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Working with Incarcerated Parents and their Children
to Achieve Positive Outcomes

Tuesday, June 4, 2013, 3:00-4:30 EST

This free peer-to-peer webinar was organized by the National Resource Center for Permanency and Family Connections for the National Association of State Foster Care Managers. The webinar featured presentations from Iowa and New York, which addressed child welfare system collaborations with Departments of Corrections (DOC). Iowa presented information about engaging incarcerated parents at the state level and at the local level through the Mount Pleasant Correctional Facility Project. Iowa discussed issues of training, barriers, and lessons learned regarding the local pilot child welfare system-DOC collaboration, as well as the State-level DHS-DOC collaboration undertaken as part of Iowa’s Program Improvement Plan implementation. New York, in partnership with The Osborne Association’s New York Initiative for Children of Incarcerated Parents, presented on achieving permanency and well-being for children of incarcerated parents. New York presenters discussed the importance of visiting and maintaining relationships to achieving permanency and well-being for children/youth in foster care with incarcerated parents, and shared information about televisiting as one strategy for maintaining connections, as well as the role of kinship caregivers and foster parents as critical partners. The NY presentation provided information about Office of Children and Family Services collaboration with the NY State Department of Corrections and Community Supervision, as well as NY Chapter 113 of the laws of 2010, which highlights discretion when considering termination of parental rights and other issues related to incarcerated parents and parents in residential substance abuse treatment with children in foster care. The webinar closed with a question and answer/discussion period.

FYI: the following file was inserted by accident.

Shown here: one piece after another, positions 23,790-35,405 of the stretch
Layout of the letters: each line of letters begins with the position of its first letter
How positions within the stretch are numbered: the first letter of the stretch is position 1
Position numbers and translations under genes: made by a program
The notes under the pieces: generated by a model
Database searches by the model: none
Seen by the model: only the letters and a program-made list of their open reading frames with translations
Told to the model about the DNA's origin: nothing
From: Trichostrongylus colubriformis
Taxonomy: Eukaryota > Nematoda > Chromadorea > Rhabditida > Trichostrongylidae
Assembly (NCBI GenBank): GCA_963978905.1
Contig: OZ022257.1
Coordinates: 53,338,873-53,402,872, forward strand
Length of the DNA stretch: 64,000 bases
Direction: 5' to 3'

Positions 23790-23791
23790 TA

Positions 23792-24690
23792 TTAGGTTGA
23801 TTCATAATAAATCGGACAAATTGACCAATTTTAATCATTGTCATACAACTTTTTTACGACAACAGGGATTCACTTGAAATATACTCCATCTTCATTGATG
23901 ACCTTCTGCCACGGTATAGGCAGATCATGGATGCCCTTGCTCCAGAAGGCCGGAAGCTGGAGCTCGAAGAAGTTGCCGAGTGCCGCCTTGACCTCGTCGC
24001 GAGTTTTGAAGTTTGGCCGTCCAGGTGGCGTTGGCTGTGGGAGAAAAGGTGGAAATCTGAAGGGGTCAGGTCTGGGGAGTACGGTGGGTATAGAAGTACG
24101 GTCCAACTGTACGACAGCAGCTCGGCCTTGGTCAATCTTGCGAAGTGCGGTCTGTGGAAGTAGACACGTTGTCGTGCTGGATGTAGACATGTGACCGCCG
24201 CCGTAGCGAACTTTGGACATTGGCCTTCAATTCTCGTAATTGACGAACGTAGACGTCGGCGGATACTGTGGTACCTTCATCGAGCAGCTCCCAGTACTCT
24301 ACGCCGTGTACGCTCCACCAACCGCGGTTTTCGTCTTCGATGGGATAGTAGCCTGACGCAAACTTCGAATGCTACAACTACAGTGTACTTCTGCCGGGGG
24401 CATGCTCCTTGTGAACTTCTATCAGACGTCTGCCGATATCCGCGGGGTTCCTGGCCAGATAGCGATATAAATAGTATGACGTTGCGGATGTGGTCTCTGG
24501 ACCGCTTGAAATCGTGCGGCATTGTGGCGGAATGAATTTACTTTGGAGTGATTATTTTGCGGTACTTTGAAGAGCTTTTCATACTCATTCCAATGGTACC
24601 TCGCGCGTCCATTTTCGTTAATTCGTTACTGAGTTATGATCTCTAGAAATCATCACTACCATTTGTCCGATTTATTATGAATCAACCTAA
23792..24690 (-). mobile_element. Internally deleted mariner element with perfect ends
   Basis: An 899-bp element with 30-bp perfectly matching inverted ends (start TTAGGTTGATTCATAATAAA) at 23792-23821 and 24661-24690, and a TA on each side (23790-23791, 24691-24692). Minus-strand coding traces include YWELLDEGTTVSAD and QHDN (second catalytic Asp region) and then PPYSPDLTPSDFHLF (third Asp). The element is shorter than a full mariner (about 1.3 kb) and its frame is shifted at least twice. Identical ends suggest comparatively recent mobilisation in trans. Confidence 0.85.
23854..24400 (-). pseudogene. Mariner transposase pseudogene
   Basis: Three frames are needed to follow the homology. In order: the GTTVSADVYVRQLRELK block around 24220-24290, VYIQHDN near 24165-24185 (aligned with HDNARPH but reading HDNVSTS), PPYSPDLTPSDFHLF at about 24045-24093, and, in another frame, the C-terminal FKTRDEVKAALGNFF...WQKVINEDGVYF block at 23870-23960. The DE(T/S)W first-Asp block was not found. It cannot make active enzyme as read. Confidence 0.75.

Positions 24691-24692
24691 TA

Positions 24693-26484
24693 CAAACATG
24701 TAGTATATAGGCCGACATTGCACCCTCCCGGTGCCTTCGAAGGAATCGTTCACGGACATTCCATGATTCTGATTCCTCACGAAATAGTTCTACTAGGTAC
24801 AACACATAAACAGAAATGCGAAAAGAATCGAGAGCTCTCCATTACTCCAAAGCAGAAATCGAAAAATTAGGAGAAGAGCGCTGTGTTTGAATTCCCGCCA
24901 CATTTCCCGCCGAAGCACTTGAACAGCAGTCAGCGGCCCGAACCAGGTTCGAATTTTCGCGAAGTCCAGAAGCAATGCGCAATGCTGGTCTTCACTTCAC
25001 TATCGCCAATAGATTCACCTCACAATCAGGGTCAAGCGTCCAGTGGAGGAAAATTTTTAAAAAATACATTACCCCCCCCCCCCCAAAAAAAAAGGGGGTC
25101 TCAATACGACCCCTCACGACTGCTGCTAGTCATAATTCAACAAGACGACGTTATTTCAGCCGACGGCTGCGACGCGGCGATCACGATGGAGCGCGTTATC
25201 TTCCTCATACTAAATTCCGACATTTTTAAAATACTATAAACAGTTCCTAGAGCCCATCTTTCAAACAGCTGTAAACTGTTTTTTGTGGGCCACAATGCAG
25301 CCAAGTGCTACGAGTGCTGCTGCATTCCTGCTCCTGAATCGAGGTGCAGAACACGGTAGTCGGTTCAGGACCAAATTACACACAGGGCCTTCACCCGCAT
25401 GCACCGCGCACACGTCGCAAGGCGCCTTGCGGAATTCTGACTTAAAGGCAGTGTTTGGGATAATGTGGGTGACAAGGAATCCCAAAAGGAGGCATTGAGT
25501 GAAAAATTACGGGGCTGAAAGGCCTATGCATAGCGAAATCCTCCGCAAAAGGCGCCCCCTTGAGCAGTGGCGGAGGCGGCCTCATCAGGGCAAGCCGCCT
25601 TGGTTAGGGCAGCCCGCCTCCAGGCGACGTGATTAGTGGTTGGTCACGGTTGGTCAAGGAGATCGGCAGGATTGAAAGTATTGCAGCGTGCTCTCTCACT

Listening Time: 85 minutes

Presenters Bios


Kara Lynn Regula is the Child and Family Service Review (CFSR), title IV-B, and Promoting Safe and Stable Families (PSSF) Coordinator for the Iowa Department of Human Services, Iowa’s child welfare agency. Ms. Regula, a licensed Master’s level social worker (LMSW), has worked for the Iowa Department of Human Services for more than 10 years, with most of those years in child welfare. Ms. Regula also is the policy program manager for the Iowa Department of Human Services’ Responsible Fatherhood/Non-Custodial Parent (NCP) initiative. In this role, she has collaborated with Iowa Child Support Recovery, Iowa Department of Corrections, Parent Partners, Juvenile Court, and community agencies to promote engagement of fathers and NCPs within the child welfare system.

Andrea Wright is an Executive Officer with the Iowa Department of Corrections (DOC) at the Mount Pleasant Correctional Facility. She graduated from the University of Northern Iowa with a BA in Sociology and Criminology. Ms. Wright has worked for the DOC for 27 years in various capacities. Currently, she works to enhance the success of offenders entering the community via overseeing and monitoring DOC case management policy at the institution and addressing release issues. Ms. Wright also serves as a consultant and liaison to community based corrections and institutional staff statewide. Mount Pleasant Correctional Facility is a 1,000 bed medium security prison, with approximately 900 male offenders and 100 female offenders, specializing in sex offender treatment. Ms. Wright has been instrumental in several ground breaking pilot programs including the DHS/DOC collaboration which placed Department of Human Services social workers in the prison to assist offenders so they may become an important part of their children’s lives, even though they cannot be physically present.